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Why Everyone Will Be Thinking About China at the Upcoming Japan-Africa Summit

54 countries and international organizations will convene at the end of August in Yokohama for the seventh Tokyo International Conference on African Development or TICAD. While the event is ostensibly about Japanese engagement with Africa, a lot of attendees will likely have China on their minds during the two-day summit.

Japanese officials are already signaling that they intend to use this year’s TICAD to highlight how Tokyo’s approach to the continent differs significantly from that of Beijing’s. Specifically, they’ve indicated that the final communique will likely include an expression of “concern” about excessive debt levels in Africa, a not-so-subtle critique of Chinese lending practices in Africa, and there will also be a lot of talk about the supposed differences in quality between Japanese and Chinese construction in Africa.

DR Congo-native and University of Tsukuba economics professor Jean- Maswana will be among the speakers at next week’s event. One of the issues that he plans to address relates to the competing agendas of the various stakeholders at events like TICAD.

“Japan and China both have their respective national interests when it comes to Africa, he explains, “but what role do African leaders have in defining their own interests with rather than simply be a recipient of other countries’ agendas?”

Seifudein Adem, Professor at Doshisha University

Professor Maswana joins Eric from Tsukuba, just outside of Tokyo, to share his views on what to expect from this year’s TICAD summit and why China will likely figure so prominently in the discussions.

Show Notes:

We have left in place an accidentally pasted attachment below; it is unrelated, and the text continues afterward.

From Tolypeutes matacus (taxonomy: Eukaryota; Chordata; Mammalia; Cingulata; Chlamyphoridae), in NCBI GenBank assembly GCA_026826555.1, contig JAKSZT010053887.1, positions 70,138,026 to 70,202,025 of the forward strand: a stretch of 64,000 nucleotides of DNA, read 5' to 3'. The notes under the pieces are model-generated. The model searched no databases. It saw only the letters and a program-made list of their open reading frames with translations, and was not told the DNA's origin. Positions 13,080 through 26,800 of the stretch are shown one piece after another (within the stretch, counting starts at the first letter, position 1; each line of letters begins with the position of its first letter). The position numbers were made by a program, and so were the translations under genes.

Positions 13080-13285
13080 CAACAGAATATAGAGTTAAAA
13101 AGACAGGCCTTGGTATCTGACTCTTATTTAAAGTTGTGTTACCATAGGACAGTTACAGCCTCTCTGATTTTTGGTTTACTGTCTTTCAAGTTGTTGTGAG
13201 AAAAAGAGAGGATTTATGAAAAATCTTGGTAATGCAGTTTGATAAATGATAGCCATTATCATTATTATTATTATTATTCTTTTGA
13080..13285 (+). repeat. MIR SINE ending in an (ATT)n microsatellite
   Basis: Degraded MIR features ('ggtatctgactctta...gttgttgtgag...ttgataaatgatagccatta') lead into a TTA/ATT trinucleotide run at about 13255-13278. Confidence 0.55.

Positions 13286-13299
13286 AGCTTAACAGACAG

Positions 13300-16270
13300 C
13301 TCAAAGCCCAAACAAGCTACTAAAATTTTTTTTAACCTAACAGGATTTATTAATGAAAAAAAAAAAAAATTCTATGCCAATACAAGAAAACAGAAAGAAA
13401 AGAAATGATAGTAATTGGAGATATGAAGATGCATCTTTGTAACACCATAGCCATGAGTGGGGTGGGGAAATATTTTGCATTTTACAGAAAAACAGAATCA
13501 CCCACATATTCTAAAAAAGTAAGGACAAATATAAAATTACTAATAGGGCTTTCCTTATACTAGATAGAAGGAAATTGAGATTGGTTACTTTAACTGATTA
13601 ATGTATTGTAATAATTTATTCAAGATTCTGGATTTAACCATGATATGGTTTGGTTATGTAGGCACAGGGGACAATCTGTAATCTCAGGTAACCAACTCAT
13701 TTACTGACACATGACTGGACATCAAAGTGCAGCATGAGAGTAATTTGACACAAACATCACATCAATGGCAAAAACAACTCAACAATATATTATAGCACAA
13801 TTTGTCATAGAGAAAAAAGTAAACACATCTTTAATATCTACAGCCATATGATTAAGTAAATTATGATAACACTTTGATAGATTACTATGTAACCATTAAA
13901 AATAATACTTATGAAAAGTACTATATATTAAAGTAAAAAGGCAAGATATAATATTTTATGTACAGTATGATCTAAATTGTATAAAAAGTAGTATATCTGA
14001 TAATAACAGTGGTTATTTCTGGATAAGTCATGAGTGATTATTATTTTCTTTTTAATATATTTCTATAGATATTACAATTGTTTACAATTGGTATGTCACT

Jean- Maswana is a Professor of Economics at the University of Tsukuba, Japan. His expertise is on macroeconomics. Much of his recent research covers issues related to development economics, empirics of finance-growth nexus and international trade. Jean- Maswana joined the Graduate School of Business Sciences in 2014 after lecturing Development Economics at Kyoto University and Tokyo University. He also served as Macroeconomist Research Fellow at the Japan International Cooperation Agency. He has also served as consultant for international organizations such as the OECD, European Science Foundation, and was a member of the China-DAC-Group on African Development. He earned a Ph.D. in International Economics & Development (with concentration on finance and economic growth) from Nagoya University, Japan, in March 2003. He has published many scientific papers in refereed journals and given presentations at many international conferences. He is a member of the following academic associations: American Economic Association, African Finance and Economics Association, Chinese Economist Society, and Japan Association for African Studies.

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